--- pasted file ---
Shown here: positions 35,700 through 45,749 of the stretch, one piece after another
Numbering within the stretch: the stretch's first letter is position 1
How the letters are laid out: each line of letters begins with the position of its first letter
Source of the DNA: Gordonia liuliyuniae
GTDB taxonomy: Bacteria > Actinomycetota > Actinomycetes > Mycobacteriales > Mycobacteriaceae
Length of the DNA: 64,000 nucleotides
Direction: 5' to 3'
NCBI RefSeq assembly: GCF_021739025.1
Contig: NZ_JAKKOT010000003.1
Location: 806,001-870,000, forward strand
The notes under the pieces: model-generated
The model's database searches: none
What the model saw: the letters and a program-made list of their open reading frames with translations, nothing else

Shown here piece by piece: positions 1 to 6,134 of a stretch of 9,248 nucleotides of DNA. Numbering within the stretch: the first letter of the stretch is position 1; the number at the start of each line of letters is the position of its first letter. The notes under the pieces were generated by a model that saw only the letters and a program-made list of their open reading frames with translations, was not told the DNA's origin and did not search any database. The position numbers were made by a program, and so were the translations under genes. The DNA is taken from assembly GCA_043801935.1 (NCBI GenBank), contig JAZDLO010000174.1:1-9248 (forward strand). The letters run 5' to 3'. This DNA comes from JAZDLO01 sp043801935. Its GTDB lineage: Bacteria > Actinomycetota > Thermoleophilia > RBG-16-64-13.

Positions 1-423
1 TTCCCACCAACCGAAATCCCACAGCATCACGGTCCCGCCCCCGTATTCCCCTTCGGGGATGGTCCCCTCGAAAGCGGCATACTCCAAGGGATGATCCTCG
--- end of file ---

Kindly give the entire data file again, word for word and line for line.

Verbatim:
Shown here: positions 35,700 through 45,749 of the stretch, one piece after another
Numbering within the stretch: the stretch's first letter is position 1
How the letters are laid out: each line of letters begins with the position of its first letter
Source of the DNA: Gordonia liuliyuniae
GTDB taxonomy: Bacteria > Actinomycetota > Actinomycetes > Mycobacteriales > Mycobacteriaceae
Length of the DNA: 64,000 nucleotides
Direction: 5' to 3'
NCBI RefSeq assembly: GCF_021739025.1
Contig: NZ_JAKKOT010000003.1
Location: 806,001-870,000, forward strand
The notes under the pieces: model-generated
The model's database searches: none
What the model saw: the letters and a program-made list of their open reading frames with translations, nothing else

Shown here piece by piece: positions 1 to 6,134 of a stretch of 9,248 nucleotides of DNA. Numbering within the stretch: the first letter of the stretch is position 1; the number at the start of each line of letters is the position of its first letter. The notes under the pieces were generated by a model that saw only the letters and a program-made list of their open reading frames with translations, was not told the DNA's origin and did not search any database. The position numbers were made by a program, and so were the translations under genes. The DNA is taken from assembly GCA_043801935.1 (NCBI GenBank), contig JAZDLO010000174.1:1-9248 (forward strand). The letters run 5' to 3'. This DNA comes from JAZDLO01 sp043801935. Its GTDB lineage: Bacteria > Actinomycetota > Thermoleophilia > RBG-16-64-13.

Positions 1-423
1 TTCCCACCAACCGAAATCCCACAGCATCACGGTCCCGCCCCCGTATTCCCCTTCGGGGATGGTCCCCTCGAAAGCGGCATACTCCAAGGGATGATCCTCG